Thursday, November 5, 2015

Thursday roundup (11-05-15)

Deflation Risks May Warrant Radical New Central-Bank Thinking, the IMF’s Chief Economist Says (The Wall Street Journal blogs)

EU predicts economic recovery at 'modest pace' next year; too much debt, not enough investment (The Associated Press) EU Cuts Growth and Inflation Outlook as ECB Decision Looms (Bloomberg)

Dovish BoE dampens rate hike expectations (CNBC) Bank of England shies away from early 2016 rate rise (Reuters)

Fed would consider negative rates if economy soured - Yellen (Reuters)

Compass Point: Fannie Mae, Freddie Mac will need another bailout: It’s no longer a question of if. It's a question of when (HousingWire)

Clinton, Warren Still at Odds on Banking Policy: Warren continues to make the case for reinstating Glass-Steagall provisions separating commercial and investment banking. (NationalJournal)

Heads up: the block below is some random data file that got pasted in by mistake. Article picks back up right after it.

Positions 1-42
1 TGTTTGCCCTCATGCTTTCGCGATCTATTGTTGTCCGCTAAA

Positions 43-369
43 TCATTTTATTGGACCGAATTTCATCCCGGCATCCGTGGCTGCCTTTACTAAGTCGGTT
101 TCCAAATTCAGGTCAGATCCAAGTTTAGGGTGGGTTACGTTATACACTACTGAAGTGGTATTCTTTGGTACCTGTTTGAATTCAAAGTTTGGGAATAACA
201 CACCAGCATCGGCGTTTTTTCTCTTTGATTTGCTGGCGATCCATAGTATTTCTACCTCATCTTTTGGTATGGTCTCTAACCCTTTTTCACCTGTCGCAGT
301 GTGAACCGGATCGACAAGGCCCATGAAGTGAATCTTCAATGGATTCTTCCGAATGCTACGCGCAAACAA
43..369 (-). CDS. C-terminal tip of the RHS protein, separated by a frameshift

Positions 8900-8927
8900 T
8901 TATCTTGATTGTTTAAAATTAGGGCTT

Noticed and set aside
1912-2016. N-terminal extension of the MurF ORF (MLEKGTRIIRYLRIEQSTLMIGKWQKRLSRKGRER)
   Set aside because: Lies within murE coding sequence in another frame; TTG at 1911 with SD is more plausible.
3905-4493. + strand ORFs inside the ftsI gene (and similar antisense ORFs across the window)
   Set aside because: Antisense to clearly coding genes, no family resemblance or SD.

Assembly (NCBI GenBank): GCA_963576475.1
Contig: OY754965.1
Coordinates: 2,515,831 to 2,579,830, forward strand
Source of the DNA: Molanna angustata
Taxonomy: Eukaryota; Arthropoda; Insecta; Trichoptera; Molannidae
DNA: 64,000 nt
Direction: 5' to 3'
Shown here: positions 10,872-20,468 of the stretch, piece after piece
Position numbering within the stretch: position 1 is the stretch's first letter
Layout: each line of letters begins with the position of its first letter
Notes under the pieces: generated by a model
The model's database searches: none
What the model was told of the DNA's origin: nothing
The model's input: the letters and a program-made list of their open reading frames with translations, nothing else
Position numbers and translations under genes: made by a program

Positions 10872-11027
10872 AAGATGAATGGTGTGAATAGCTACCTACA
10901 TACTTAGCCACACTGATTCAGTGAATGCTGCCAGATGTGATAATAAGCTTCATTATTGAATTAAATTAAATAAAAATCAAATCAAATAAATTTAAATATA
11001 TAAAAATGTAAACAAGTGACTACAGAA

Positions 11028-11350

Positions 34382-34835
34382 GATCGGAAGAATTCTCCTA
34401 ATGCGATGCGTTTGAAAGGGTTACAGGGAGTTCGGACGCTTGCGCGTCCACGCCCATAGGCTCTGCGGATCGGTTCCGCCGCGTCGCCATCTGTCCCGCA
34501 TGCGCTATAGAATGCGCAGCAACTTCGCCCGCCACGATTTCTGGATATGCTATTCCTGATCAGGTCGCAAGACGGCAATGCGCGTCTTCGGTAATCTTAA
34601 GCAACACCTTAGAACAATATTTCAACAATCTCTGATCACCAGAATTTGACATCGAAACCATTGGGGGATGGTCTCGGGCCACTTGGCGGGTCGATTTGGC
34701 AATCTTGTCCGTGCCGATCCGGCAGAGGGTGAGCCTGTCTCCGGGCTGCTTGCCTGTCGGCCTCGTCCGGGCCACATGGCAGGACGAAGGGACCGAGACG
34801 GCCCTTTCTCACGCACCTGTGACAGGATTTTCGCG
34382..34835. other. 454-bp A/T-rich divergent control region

Telus to cut 1,500 jobs but hike dividend 5% (The Canadian Broadcasting Corporation)

     The aim of this blog is to show (mostly from reports in mainstream respected news sources) that there is reason to believe that both the United States and the global economies remain fragile in the wake of the financial crisis of 2008 and that a number of threats exist today that could, if they worsened, bring about economic depression -- not just a minor depression, but a depression worse than the Great Depression. Key threats include excessive risk-taking by financial firms, unchecked by effective regulation; the continued existence of "too big to fail" institutions; and most especially, the amassing of levels of public and private debt which could become unsustainable.

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